Most dual-occupancy staterooms provide two twin beds that can be combined to form a queen; if you’re booking a cabin that accommodates three or four passengers (as we did on the NCL Jewel) you may also encounter upper berths that fold down from the wall to create a bunk bed-like effect above the twin beds. While the upper berths may sleep a child comfortably and safely, they are decidedly not fat girl-friendly. We took one look at the relatively flimsy bolts and hinges and decided we’d be pulling the mattress off the platform and down to the floor for bedtimes. There was exactly enough space between the twin beds to slide the third twin mattress, and we each climbed in and out of our respective bed from the foot.

Veteran tip: Unless you’re ready to get super cozy and take turns hitting the floor, it’s worth checking to see if a mini-suite with a pullout sofa would be comparable in price or a worthwhile splurge.

Bathroom accommodations require some creative maneuvering.

Even if you’re flush enough to afford a suite or a room with a balcony, don’t expect the upgrade to automatically extend to the bathroom. Bathing accommodations remain mega-tight and shower-only unless you spring for the highest price digs, which then may include shower/tub combos and space enough to not bang into walls when turning around. Otherwise, plan to spend as little time in the bathroom as possible and get your relaxation fix poolside or at the spa.

Bathroom layouts vary from ship to ship. Some designs include glass or plastic partitions between the toilet/sink/shower portions of the room; others turn the toilet at an odd angle to accommodate the cramped room layout. Toilets also frequently sit awkwardly close to the wall, forcing taller or heavier cruisers to adopt a sideways seated position (or temporarily remove the toilet paper holder) in order to provide hip clearance and avoid knees hitting the forward wall.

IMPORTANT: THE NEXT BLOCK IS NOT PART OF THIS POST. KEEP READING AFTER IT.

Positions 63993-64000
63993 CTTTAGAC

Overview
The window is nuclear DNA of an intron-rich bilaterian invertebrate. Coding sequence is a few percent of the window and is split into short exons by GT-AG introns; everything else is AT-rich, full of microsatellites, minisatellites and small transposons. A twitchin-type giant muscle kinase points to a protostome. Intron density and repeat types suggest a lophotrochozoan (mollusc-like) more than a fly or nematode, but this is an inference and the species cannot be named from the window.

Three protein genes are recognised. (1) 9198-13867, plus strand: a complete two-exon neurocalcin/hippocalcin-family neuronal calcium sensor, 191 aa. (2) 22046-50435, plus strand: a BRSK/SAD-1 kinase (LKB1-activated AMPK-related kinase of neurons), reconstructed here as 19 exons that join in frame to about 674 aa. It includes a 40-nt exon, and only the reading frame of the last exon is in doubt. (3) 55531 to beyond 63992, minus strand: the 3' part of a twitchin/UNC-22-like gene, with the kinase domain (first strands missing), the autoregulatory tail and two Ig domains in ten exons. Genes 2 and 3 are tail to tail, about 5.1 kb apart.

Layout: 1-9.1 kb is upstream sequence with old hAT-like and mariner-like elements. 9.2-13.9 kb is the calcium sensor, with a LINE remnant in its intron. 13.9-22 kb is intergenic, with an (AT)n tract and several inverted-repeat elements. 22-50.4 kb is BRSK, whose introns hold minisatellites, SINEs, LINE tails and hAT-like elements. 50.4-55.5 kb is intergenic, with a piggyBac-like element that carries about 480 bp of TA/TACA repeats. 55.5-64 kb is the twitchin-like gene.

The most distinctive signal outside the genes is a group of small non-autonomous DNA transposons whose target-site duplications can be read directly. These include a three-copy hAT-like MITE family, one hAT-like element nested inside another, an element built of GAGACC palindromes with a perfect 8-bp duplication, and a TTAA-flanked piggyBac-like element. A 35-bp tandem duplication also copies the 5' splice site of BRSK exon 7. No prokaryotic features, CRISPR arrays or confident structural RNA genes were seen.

When it comes to the shower, expect another snug experience. Whether the space is closed off with a shower curtain or a door, there won’t be much room to spare. This is another subject ripe for the boards at Cruise Critic or CruiseMates, where you can read firsthand accounts from fellow travelers -- some members will even have specific room measurements or photos to share. Everyone in our plus-sized group did fine in the NCL shower, but if necessary, you can always ask for extra towels to line the floor outside the shower area if the curtain or door won’t close fully. Wheelchair-accessible rooms offer more generously sized, roll-in showers, but ships offer limited quantities of these rooms and they are often occupied by cruisers requiring a chair for day-to-day mobility.

Veteran tip: Another great option for more spacious showering (and leg shaving!) is to visit the ship’s fitness center, where you’ll find larger shower stalls and possibly in-stall seating.

"All-inclusive" doesn't cover everything.


Whether you’re cruising freestyle or sitting down to formal dinners, the food is sure to be decadent, plentiful and rich with variety. Avoid any unwelcome surprises by knowing exactly what your “all-inclusive” package really includes. In most cases, all food served in onboard restaurants will be included (some ships may charge a cover for certain restaurants; see Part I of this Guide). Many ships extend the all-inclusive rule to a limited menu of room service items as well. Coffee is included, but soft drinks and alcohol are not. Each time you purchase a non-included beverage, the bartender or wait staff will swipe your cruise ID just like a credit card, with all charges (usually including a transactional gratuity) going directly onto your room bill.